China's currency plans may shift center of global seafood trade to Beijing

Published on
May 31, 2016

Future pricing of global seafood trade will be decided by China’s currency plans a decade from now, much of the world’s seafood trade will be settled in China’s currency, the renminbi, or yuan, as it’s also known. That’s the wish of China’s government, which wants more control over the value of the currency the country uses as its economy and global trade grow.

It’s widely accepted that on current growth projections, China will displace the United States in 2020 or 2025 as the world’s largest economy, measured in absolute GDP output (the International Monetary Fund claims China surpassed the U.S. in 2014 measured in purchasing power parity). And thus within five to 10 years (estimates vary between government and economists), China plans to be using its own currency rather than the dollar to settle international trade.

Up to now Chinese buyers pay for overseas seafood purchases in dollars. That’s put them at the mercy of the fluctuations in the U.S. currency, as set by Washington institutions. The use of the renminbi should be good news for overseas suppliers if China’s plan works out. Whereas numerous U.S. (and some European Union) politicians have criticized China for keeping the value of the yuan low compared to the dollar to boost exports and undercut rivals, it’s now clear that China is seeking to maintain a strong currency. This would ensure China’s buying power increases alongside increases in average per -capita incomes.

The appetite of Chinese consumers for consumer goods and luxuries like salmon and oysters have risen thanks to growth in economy and per-capita GDP. China's GDP per capita is USD 8,000 (EUR 7,200) nominal and USD 14,000 (EUR 12,600) on a PPP basis – higher than the world average, and high by developing-country standards in Asia. And China is expected to almost catch up with Japan by 2050, at which point the average Chinese consumer will have 50 percent of the spending power of their American counterpart.

That suggests China will be the top buyer of seafood. Yet as its economy matures, future consumption of commodities like seafood depends on the strength of the country’s currency, which is entangled with the fate of the economy. China is very keen to internationalize its currency but it’s not clear how much the renminbi will be worth after the very tricky process of opening up the country’s currency regime.

Making the currently un-convertible renminbi an international currency became an urgent priority for China (which parks a considerable amount of its foreign currency reserves in U.S. Treasury bills) – a process that China fast-tracked following the devaluation of the U.S. dollar during the financial crisis and America’s use of quantitative easing to dig itself out of the crisis. Hence, Beijing has since been trying to open up its currency through pilot trade settlement and bond sales programs in Hong Kong and by gradually liberalizing the way bank interest rates are set.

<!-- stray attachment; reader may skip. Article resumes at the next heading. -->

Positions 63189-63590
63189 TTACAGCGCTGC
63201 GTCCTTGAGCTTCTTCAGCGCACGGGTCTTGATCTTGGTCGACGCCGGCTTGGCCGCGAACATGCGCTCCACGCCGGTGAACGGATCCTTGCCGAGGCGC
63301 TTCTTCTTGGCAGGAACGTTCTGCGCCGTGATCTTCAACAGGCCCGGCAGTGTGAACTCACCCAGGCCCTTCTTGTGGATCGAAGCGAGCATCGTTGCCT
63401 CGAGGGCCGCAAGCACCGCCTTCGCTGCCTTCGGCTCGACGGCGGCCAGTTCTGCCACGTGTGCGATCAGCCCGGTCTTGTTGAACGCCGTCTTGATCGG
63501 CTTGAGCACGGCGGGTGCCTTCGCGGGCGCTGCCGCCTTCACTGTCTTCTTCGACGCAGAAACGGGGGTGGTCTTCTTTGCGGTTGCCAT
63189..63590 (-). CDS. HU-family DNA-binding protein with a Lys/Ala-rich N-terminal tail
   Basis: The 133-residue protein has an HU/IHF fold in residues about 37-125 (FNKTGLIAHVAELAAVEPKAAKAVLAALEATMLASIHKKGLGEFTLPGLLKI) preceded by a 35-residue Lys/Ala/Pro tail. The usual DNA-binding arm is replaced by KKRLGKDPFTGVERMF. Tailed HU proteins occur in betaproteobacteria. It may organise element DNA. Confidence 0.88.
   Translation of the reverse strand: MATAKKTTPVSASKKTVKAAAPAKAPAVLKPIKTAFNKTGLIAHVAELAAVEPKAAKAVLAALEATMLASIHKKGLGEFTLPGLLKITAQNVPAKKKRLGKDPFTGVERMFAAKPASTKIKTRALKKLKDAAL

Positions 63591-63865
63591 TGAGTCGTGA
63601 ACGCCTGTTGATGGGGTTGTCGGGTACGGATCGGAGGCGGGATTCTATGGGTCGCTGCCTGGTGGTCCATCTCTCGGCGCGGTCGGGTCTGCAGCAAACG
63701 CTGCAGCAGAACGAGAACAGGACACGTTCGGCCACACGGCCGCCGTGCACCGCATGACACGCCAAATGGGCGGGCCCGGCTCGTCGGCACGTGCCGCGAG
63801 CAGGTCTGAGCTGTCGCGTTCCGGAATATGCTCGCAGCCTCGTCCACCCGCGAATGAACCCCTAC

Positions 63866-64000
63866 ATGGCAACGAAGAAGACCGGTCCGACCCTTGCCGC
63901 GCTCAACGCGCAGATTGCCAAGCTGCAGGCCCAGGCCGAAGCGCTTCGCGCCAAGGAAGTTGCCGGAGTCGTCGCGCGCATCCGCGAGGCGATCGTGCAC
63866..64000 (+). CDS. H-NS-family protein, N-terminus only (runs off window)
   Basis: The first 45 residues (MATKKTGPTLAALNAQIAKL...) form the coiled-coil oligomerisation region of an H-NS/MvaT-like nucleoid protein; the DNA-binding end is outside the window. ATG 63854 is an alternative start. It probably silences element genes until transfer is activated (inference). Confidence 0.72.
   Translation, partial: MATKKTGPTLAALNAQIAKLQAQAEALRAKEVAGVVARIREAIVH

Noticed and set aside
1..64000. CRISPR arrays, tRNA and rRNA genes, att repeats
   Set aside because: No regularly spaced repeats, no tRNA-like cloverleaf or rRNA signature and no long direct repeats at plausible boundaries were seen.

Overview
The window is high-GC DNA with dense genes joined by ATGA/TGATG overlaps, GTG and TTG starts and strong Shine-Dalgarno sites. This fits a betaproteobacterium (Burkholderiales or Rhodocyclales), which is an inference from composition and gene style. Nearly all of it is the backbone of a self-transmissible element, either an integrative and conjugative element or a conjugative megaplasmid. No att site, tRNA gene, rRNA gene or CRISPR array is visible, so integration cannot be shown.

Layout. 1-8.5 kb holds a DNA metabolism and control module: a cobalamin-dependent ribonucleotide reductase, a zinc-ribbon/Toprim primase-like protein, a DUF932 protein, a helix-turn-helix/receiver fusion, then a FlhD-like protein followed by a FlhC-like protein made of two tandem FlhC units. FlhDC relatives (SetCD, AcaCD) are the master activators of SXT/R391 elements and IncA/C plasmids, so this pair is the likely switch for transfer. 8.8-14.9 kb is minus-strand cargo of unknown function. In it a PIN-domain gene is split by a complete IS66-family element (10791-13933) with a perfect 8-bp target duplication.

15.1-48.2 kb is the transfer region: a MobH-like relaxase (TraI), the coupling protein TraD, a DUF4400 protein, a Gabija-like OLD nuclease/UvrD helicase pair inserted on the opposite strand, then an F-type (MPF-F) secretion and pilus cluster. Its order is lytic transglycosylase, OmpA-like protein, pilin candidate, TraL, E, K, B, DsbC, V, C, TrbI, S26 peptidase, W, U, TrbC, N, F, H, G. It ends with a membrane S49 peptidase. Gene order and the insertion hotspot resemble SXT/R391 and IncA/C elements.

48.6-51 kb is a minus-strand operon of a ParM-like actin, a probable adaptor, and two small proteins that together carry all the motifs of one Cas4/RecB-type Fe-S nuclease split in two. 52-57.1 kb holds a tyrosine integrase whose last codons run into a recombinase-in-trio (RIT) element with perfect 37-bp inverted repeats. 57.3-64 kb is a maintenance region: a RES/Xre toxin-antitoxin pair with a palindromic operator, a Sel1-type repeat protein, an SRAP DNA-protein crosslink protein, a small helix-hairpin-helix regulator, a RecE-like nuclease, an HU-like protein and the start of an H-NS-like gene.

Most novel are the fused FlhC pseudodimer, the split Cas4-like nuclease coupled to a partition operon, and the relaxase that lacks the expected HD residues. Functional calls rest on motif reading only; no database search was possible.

If all goes to plan then the renminbi will be a strong currency and China will have serious buying power for luxury commodities like seafood. But if China’s economy tanks, imports will fall and that will drag down the currency as investors pull out. At that point, the country’s ability to buy foreign fish and shrimp will evaporate.

Seafood traders need to watch this space. Unfortunately, the current outlook is very uncertain. Investors have been spooked by how Beijing has been manoeuvring; an unexpected modest devaluation of the renminbi last summer sparked a sell-off and stock market slump. Investors aren’t convinced that government can or will let the market decide the value of the renminbi because Beijing has spent huge sums propping up its value in recent months.

Chinese officials have been trying to stop outflows of the renminbi by keeping its value strong, as Beijing wants a strong currency to meet various policy goals such as increasing consumer spending and retaining the value of local real estate on which a good portion of the economy still depends for growth.

But a lot of the biggest and most lucrative monopolies in the Chinese economy have done well from the current status quo. If China has a fully convertible currency, that means China’s state-owned companies will lose their favorable position, as banks won’t be protected by state-set interest rates and artificial currency walls that keep foreign investors at bay through limited access to renminbi. There are vested interests in the way but if China follows its plan and its goal for a strong, international currency is realized, then at some point in the not-too-distant future, those pulling the strings when it comes to international seafood trade pricing will reside in Beijing.

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